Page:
The Calvey Family from Keel has become the inaugural winners of the National Farming for Nature Award 2018.
The award was announced at a special event last week attended by MEP Mairead McGuinness in Kinvara, Galway, as part of the 2018 Burren Winterage School.
Over the past number of weeks members of the public and in particular, the farming community, were asked to vote for one of six shortlisted farmers as their top pick for the prestigious Farming for Nature award, part of a wider initiative (www.farmingfornature.ie ) to source, share and celebrate the stories of farmers across Ireland who are doing great things for nature on their land and in their community.
The winners, the Calvey Family, have farmed on Achill Island for seven generations. They farm a herd of 150 Black-faced Mountain Sheep on their shareholding of an extensive (20,000 acre ) commonage, as well as on an area of machair (a rare seaside habitat ). These Mayo blackhead ewes have been kept on this farm for many generations and are perfectly adapted to grazing the mosaic of protected habitats – from mountain to seashore – where they play a key role in maintaining local biodiversity.
Martin Calvey is also a master butcher and he and his family have, since 1962, run the only abattoir on Achill island. The Calveys sell their trade-marked Achill Mountain Lamb from their local shop as a high-quality food product, one which has won numerous awards and is the choice of many top-chefs throughout the west of Ireland.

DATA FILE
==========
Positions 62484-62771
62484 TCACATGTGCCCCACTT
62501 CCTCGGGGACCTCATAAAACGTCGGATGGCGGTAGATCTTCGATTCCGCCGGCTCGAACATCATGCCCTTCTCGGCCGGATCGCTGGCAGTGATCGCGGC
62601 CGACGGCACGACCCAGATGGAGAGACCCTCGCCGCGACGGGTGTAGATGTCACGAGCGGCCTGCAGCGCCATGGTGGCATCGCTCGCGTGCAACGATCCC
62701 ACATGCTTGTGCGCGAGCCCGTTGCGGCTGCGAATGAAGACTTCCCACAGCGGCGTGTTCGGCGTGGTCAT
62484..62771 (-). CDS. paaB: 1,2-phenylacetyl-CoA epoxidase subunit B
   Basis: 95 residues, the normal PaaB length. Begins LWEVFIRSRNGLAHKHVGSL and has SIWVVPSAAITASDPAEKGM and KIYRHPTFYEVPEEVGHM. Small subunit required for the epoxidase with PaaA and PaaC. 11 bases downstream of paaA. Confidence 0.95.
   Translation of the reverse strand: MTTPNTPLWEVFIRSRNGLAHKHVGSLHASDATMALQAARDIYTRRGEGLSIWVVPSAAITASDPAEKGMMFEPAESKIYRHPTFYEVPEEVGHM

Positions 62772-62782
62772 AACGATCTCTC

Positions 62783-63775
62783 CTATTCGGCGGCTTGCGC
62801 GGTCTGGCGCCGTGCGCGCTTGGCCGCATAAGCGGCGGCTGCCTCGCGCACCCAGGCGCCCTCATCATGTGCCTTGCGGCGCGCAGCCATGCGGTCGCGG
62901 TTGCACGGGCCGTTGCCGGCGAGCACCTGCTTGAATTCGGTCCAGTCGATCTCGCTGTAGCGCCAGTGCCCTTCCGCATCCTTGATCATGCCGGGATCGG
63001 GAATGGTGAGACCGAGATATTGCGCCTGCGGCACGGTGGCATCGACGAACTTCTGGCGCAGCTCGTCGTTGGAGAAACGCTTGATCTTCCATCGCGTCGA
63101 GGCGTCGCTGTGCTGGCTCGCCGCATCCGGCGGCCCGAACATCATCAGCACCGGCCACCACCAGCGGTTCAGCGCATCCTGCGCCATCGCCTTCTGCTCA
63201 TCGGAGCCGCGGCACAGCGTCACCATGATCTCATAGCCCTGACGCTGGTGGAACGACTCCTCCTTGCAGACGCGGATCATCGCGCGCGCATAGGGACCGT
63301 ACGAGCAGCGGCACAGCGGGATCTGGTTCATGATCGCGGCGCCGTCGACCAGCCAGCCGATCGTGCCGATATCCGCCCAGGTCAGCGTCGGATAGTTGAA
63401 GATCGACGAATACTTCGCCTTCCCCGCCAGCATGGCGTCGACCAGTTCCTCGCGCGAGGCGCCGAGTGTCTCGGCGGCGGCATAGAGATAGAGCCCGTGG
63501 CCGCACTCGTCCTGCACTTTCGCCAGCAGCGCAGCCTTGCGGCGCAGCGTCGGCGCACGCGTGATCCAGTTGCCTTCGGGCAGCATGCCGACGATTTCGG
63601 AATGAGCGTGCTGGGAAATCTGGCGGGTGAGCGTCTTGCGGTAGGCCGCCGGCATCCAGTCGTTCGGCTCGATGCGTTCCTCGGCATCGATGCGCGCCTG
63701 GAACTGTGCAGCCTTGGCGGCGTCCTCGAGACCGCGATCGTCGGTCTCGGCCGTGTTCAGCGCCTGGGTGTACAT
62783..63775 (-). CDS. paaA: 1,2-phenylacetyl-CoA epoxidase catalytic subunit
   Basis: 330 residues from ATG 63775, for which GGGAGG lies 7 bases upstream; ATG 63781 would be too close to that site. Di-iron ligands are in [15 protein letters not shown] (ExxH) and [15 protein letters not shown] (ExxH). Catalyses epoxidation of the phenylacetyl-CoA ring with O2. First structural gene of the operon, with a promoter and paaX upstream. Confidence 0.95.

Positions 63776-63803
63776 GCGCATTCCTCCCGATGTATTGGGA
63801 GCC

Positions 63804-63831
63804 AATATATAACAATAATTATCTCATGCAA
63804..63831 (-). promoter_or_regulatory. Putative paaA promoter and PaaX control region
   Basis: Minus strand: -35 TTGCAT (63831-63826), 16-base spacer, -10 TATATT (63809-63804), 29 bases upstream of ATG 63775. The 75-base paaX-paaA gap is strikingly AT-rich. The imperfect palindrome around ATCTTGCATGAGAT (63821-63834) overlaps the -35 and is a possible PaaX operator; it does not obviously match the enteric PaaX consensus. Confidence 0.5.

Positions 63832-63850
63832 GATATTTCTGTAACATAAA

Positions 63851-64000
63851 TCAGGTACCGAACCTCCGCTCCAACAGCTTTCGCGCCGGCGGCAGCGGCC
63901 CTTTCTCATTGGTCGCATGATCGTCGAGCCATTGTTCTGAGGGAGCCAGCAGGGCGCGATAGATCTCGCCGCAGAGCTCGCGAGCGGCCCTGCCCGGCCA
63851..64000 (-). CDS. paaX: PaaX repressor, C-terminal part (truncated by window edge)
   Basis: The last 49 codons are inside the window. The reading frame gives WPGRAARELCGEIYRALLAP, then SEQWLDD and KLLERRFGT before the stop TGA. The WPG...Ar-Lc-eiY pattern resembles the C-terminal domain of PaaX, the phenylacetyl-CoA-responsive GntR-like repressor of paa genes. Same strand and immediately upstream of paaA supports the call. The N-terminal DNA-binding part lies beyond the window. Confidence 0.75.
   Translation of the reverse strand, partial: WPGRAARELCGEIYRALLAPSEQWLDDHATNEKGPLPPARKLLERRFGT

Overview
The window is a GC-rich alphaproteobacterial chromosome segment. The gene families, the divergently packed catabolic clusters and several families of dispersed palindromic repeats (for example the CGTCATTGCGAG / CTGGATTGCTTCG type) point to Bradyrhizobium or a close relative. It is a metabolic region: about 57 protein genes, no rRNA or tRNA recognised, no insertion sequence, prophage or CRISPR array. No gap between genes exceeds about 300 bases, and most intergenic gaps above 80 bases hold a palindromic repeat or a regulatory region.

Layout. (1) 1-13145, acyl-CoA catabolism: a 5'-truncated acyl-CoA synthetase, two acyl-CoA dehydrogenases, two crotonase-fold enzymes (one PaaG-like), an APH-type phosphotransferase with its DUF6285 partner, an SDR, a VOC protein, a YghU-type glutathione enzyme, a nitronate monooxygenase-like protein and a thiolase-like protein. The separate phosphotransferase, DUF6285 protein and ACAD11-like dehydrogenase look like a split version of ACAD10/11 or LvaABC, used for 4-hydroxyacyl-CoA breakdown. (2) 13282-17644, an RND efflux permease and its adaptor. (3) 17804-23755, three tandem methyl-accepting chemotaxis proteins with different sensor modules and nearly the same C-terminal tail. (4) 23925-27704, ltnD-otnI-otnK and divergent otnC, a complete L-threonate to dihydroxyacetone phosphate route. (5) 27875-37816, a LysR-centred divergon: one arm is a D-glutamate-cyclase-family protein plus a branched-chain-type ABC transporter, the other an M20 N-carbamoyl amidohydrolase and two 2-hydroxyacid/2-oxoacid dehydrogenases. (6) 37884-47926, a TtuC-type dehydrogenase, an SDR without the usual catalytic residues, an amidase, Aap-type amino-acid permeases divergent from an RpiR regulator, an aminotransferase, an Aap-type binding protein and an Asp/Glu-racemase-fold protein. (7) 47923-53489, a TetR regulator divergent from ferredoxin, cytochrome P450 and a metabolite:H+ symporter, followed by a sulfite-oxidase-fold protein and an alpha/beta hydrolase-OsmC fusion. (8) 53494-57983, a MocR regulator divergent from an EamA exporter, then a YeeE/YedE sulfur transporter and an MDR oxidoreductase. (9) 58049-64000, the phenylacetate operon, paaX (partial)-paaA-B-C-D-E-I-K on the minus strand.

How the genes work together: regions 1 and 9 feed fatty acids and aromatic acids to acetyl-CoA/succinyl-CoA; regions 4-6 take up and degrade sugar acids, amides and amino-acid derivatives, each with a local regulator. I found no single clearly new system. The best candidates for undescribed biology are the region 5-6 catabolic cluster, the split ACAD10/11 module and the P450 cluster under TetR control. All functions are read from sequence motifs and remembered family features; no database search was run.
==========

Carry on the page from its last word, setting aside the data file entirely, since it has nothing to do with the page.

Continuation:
A member of the local ‘custodians of the commonage’ group, Martin Calvey is a champion of good environmental management, who helps ensure the land is properly cared for. He is also a great advocate for the link between habitat management, local food production and the added ecosystem and financial value that can result.
The national Farming for Nature Award 2018 was sponsored by Bord Bia and supported by a wide range of farming and conservation interests, including the Depatment of Agriculture, Food and the Marine, the National Rural Network, the National Parks and Wildlife Service, the Irish Farmers Association, the National Biodiversity Data Centre, Teagasc, The Irish Farmer’s Journal and the Heritage Council.